It’s telling to see how often I used the word safe.
Thanks for all of your amazing insights.

    Jonice - April 8, 2020 Reply

    Dear Helen, you are clearly an amazingly strong woman! And many of the things you say in your comment suggest that you may have CEN. I encourage you to take the CEN Test and learn about CEN. You may be able to use this time to find some real solutions to your current loneliness inside of you.

Annie - April 8, 2020 Reply

My mum has been diagnosed with ovarian cancer and has just started chemotherapy. I feel more supported now than I have ever done. It seems strange to say it, but I think the pandemic has made it easier to deal with her diagnosis and treatment.

    Jonice - April 8, 2020 Reply

    I am so sorry, Annie. I hope your mother will have a good recovery. And this is yet another reason why the pandemic can be soothing. Stay safe and well.

Marianne - April 8, 2020 Reply

I am not finding this pandemic all that difficult to deal with. I’m used to being somewhat isolated, as I moved from a big city of over a million people to the country over 12 years ago. Because it is mostly Farmers here and a small town of 7500, people are more self-sufficient but also very aware of helping their neighbors and checking on them.

Also I had to retire early at 62 but from age 60 on I could not work. I had just enough money for food and to pay my utilities and my car died during that time. I had to rely on to neighbors to get me to the store and doctor appointments and they did so happily without looking for reward. Where I live we call each other and our Good deeds blessings and my neighbor’s certainly have been. Also had no internet or cable during that time so I know the feelings of isolation people are going through right now.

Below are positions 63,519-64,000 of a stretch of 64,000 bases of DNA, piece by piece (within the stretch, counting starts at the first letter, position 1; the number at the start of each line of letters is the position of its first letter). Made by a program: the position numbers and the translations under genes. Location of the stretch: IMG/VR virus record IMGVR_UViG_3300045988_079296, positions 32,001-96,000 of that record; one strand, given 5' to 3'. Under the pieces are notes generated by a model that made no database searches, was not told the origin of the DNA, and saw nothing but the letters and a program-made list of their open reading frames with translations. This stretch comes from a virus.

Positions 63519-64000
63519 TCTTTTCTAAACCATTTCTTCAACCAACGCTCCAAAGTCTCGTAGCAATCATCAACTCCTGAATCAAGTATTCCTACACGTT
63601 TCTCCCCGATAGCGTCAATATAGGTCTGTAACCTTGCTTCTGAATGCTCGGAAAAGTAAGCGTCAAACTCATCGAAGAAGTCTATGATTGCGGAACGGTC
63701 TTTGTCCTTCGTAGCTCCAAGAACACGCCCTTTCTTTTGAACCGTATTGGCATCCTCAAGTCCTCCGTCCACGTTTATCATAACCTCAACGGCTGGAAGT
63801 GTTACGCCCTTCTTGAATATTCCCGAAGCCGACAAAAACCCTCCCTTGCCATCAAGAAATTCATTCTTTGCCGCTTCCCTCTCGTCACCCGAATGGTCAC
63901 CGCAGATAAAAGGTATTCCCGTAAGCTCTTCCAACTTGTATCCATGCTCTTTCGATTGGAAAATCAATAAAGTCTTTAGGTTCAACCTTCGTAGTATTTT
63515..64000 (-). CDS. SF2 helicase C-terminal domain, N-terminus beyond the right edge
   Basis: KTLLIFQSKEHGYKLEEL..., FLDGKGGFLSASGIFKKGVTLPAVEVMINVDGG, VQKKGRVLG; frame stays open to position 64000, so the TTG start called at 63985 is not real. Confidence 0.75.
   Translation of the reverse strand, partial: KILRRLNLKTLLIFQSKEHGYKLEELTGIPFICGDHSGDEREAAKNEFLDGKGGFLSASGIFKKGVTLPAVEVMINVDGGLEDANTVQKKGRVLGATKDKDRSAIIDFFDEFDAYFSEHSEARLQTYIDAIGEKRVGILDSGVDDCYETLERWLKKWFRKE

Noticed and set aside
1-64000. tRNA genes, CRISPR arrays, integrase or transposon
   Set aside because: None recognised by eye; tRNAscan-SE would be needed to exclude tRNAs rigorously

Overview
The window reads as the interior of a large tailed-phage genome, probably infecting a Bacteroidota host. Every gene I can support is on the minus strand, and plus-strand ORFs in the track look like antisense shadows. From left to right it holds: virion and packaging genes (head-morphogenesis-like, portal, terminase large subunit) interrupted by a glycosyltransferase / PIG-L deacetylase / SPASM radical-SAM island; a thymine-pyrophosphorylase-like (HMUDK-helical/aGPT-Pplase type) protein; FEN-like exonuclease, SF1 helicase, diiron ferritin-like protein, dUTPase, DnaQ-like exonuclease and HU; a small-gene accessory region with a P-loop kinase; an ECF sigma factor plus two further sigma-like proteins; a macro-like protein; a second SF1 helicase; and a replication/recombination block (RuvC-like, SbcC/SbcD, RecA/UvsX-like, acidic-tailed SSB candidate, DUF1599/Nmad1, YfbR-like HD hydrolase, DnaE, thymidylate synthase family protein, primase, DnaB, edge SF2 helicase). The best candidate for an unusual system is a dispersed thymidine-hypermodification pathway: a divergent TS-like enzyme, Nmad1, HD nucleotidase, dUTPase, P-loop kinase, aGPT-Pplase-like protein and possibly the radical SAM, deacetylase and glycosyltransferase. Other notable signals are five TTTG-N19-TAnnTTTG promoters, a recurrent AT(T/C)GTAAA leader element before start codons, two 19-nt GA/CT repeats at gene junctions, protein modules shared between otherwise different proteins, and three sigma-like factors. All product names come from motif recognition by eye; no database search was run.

However my parents lived through the great depression and world war II and I remember vividly all their stories of how little they had materially but that they had each other to rely on, and knew they were all in the same boat together and learned how to help each other

Most Americans alive now under the age of 70 or so don’t remember much poverty or struggle in their lives. America has been blessed that way since after world war II. So it is hard for many to cope but we will survive and learn to be stronger and a blessing to others.

    Jonice - April 8, 2020 Reply